Pitting profits and food supply against the natural world
Author | Tim Benton
The arguments for increasing food demand are well publicised and well understood. By the middle of this century, the planet’s population will top nine billion, presenting a third more mouths to feed.
Much of the world is getting richer, which leads to changes in diet such as increasing meat and dairy consumption, foodstuffs that use up more resources than crops. Countries are also becoming increasingly urbanised, leading people to want food that is cheap, convenient and, inevitably, wasted. Current trends project that by 2050 demand for food may increase 60-110%.
On the other hand, there is a finite amount of land. The increase in yields from the Green Revolution of the 20th century has been driven by improvements in crops and agricultural techniques, not by putting more land into use for farming. There isn’t much scope to further increase the area of agricultural land globally. If we need more food and aren’t using more land to grow it, then increasing the overall crop yield must come through intensifying production.
But – and it is a big but – the intensive nature of the Green Revolution has come at a high cost: soils are degraded in many areas, water bodies are polluted and the functioning of marine systems is affected, air quality is reduced, and biodiversity is affected by land clearance and heavy use of agro-chemicals. Agriculture accounts forabout one third of all greenhouse gas emissions, which plays a major role in climate change.
The land provides food, fuel, forage, fibre, water, flood protection, climate regulation and holds cultural value. These are goods and services which we value, but in many cases don’t pay the cost of. They are underpinned by environmental and ecological services, “ecosystem services”, that are like interest accruing from a capital sum in the bank. If we spend the natural capital, eventually the services will decline and fail.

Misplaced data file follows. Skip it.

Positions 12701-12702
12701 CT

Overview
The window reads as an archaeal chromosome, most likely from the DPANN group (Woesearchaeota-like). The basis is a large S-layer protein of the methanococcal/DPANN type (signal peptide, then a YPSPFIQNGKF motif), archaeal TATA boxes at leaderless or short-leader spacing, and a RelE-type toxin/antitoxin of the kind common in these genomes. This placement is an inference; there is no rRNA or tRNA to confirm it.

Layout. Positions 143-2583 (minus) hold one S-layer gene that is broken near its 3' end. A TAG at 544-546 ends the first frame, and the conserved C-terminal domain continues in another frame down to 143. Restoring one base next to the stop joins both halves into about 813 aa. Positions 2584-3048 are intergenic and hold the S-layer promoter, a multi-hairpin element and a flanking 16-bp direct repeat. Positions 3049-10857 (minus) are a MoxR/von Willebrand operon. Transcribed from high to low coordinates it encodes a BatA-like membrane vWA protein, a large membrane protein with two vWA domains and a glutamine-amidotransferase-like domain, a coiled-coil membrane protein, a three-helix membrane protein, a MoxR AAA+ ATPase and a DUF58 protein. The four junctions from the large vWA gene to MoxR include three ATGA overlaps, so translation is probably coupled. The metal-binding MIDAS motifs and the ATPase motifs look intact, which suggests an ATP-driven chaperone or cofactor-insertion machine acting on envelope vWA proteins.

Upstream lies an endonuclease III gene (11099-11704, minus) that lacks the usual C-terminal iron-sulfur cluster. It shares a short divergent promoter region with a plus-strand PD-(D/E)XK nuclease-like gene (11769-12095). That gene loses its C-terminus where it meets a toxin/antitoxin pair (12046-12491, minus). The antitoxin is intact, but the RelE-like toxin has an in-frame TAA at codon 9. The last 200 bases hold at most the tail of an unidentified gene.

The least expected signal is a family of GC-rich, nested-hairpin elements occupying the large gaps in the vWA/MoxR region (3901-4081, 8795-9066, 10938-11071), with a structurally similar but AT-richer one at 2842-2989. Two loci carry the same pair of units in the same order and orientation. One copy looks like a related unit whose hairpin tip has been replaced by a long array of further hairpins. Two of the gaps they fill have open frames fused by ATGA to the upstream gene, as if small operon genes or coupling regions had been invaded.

The trouble is that it is very easy to spend the natural capital, assuming it has little current or future impact. Soils can be mined for nutrients or allowed to erode. Fertilisers can be applied to boost yield, but which affect the quality of the air, nearby vegetation and water. Pests can be killed by pesticides, but can also affect pollinators like bees and the pest’s natural enemies, which in turn leads to the need for more pesticides. Biodiversity is eroded bit by bit until populations are driven locally, regionally, and nationally extinct.
Recognising that intensive agriculture has often come at a high environmental cost, the argument goes that if demand drives us toward intensification we should do it sustainably and preserve the ecosystem services that we value. “Sustainable intensification” is promoted as the way out of the paradox.
But is such a thing possible? It’s absolutely true that agriculture can do far more to be sustainable. Using resources more efficiently is clearly possible: applying fertilisers in the right amounts, in the right places and at the right times, minimising the impact of pesticides, using efficient irrigation systems and water storage to avoid unsustainable water extraction, and managing soils better.
All these are possible, and technology is improving all the time to help. But going beyond ”reducing the harm” to “improving the natural capital” means costs – either in investment, or in lost profits. To preserve natural capital means setting aside land managed as habitats to boost biodiversity. It requires forests to be left, not converted to timber yields, soils to be invested in loss-bearing fallow years, and so on. Organic farming, for many seen to protect natural capital best, yields 50-80% of conventional intensive practices. Producing food as sustainably as possible would require farming in ways similar to organic farming, but with some land taken out of production to provide sufficient habitat at the landscape scale.
So can we have an intensified agricultural system that can feed our growing population and natural capital we can bank on? Where there is unlimited demand, there will always be an economic incentive to ensure land turns a profit. Profit and sustainability do not naturally go hand in hand, as sustainability implies forgoing the potential of gains from eroding – selling – our natural capital.
“I’d like to be more sustainable but can’t afford to”. Until we recognise that the cost of food is subsided by the environment and find ways to pay the real value of what it is that we value, the economic incentive to profit will always trump sustainability. The tragedy of the commons is with us still.
Tim Benton is a professor of Population Ecology at University of Leeds. This article was originally published in The Conversation.